## Maximum likelihood estimate for general discrete and continuous distributions

### Description

calculate the Maximum likelihood estimate and the corresponding negative log likelihood value for general Poisson, geometric, negative binomial, negative binomial1, beta binomial, beta binomial1, beta negative binomial, beta negative binomial1, normal, half normal, log normal, and exponential distributions.

### Usage

new.mle(x,r,p,alpha1,alpha2,n,lambda,mean,sigma,dist,lowerbound=0.01,upperbound=10000)


### Arguments

 x A vector of count data which should non-negative integers for discrete cases. Real valued random generation for continuous cases. r An initial value for the number of success before which m failures are observed, where m is the element of x. Must be a positive number, but not required to be an integer. p An initial value for the probability of success, should be a positive value within (0,1). alpha1 An initial value for the first shape parameter of beta distribution. Should be a positive number. alpha2 An initial value for the second shape parameter of beta distribution. Should be a positive number. n An initial value for the number of trials. Must be a positive number, but not required to be an integer. lambda An initial value for the rate. Must be a positive real number. mean An initial value of the mean or expectation. A real number sigma An initial value of the standard deviation. Must be a positive real number. dist The distribution used to calculate the maximum likelihood estimate. Can be one of 'poisson', 'geometric', 'nb', 'nb1', 'bb', 'bb1', 'bnb', 'bnb1', 'normal', 'halfnormal', 'lognormal', 'exponential', which corresponds to Poisson geometric, negative binomial, negative binomial1, beta binomial, beta binomial1, beta negative binomial, beta negative binomial1, normal, half normal, log normal, and exponential distributions. lowerbound A lower searching bound used in the optimization of likelihood function. Should be a small positive number. The default is 1e-2. upperbound An upper searching bound used in the optimization of likelihood function. Should be a large positive number. The default is 1e4.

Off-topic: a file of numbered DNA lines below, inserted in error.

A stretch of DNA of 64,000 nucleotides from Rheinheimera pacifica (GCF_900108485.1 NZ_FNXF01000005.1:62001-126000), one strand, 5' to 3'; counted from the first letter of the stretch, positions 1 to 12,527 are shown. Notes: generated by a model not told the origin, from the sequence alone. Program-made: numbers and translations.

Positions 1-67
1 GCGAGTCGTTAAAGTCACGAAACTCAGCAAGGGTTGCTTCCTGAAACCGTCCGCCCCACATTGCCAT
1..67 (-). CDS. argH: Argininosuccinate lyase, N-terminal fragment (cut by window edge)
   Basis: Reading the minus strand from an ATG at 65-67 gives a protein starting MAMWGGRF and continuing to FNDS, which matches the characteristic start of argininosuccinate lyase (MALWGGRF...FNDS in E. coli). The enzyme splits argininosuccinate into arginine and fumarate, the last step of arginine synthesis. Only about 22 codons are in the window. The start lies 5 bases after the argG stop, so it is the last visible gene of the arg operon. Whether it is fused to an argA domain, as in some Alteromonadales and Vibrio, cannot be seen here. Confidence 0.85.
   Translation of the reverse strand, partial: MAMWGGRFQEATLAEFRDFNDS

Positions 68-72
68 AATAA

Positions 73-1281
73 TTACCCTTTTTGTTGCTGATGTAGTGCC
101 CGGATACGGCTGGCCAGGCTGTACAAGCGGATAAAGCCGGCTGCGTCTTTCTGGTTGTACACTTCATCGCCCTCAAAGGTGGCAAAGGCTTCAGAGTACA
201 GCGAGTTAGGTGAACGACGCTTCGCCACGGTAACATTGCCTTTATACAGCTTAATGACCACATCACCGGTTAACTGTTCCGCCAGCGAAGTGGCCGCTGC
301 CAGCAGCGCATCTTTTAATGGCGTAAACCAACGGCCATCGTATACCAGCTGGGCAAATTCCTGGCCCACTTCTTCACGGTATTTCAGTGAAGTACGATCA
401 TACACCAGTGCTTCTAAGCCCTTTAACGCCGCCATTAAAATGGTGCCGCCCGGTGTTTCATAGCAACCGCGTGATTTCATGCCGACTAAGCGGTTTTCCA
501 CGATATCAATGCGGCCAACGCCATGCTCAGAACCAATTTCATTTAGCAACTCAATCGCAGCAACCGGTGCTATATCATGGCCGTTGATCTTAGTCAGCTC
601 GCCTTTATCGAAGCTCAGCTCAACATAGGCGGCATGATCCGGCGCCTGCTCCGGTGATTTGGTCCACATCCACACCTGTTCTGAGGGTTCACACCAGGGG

### Details

new.mle calculate Maximum likelihood estimate and corresponding negative log likelihood of general Poisson, geometric, negative binomial, negative binomial1, beta binomial, beta binomial1, beta negative binomial, beta negative binomial1, normal, half normal, log normal, and exponential distributions.

### Value

A row vector containing the maximum likelihood estimate of the unknown parameters and the corresponding value of negative log likelihood.

If dist = poisson, the following values are returned:

• lambda: the maximum likelihood estimate of \lambda.

• loglik: the value of negative log likelihood with maximum likelihood estimate plugged-in.

If dist = geometric, the following values are returned:

• p: the maximum likelihood estimate of p.

• loglik: the value of negative log likelihood with maximum likelihood estimate plugged-in.

If dist = nb, the following values are returned:

• r: the maximum likelihood estimate of r.

• p: the maximum likelihood estimate of p.

• loglik: the value of negative log likelihood with maximum likelihood estimates plugged-in.

If dist = nb1, the following values are returned: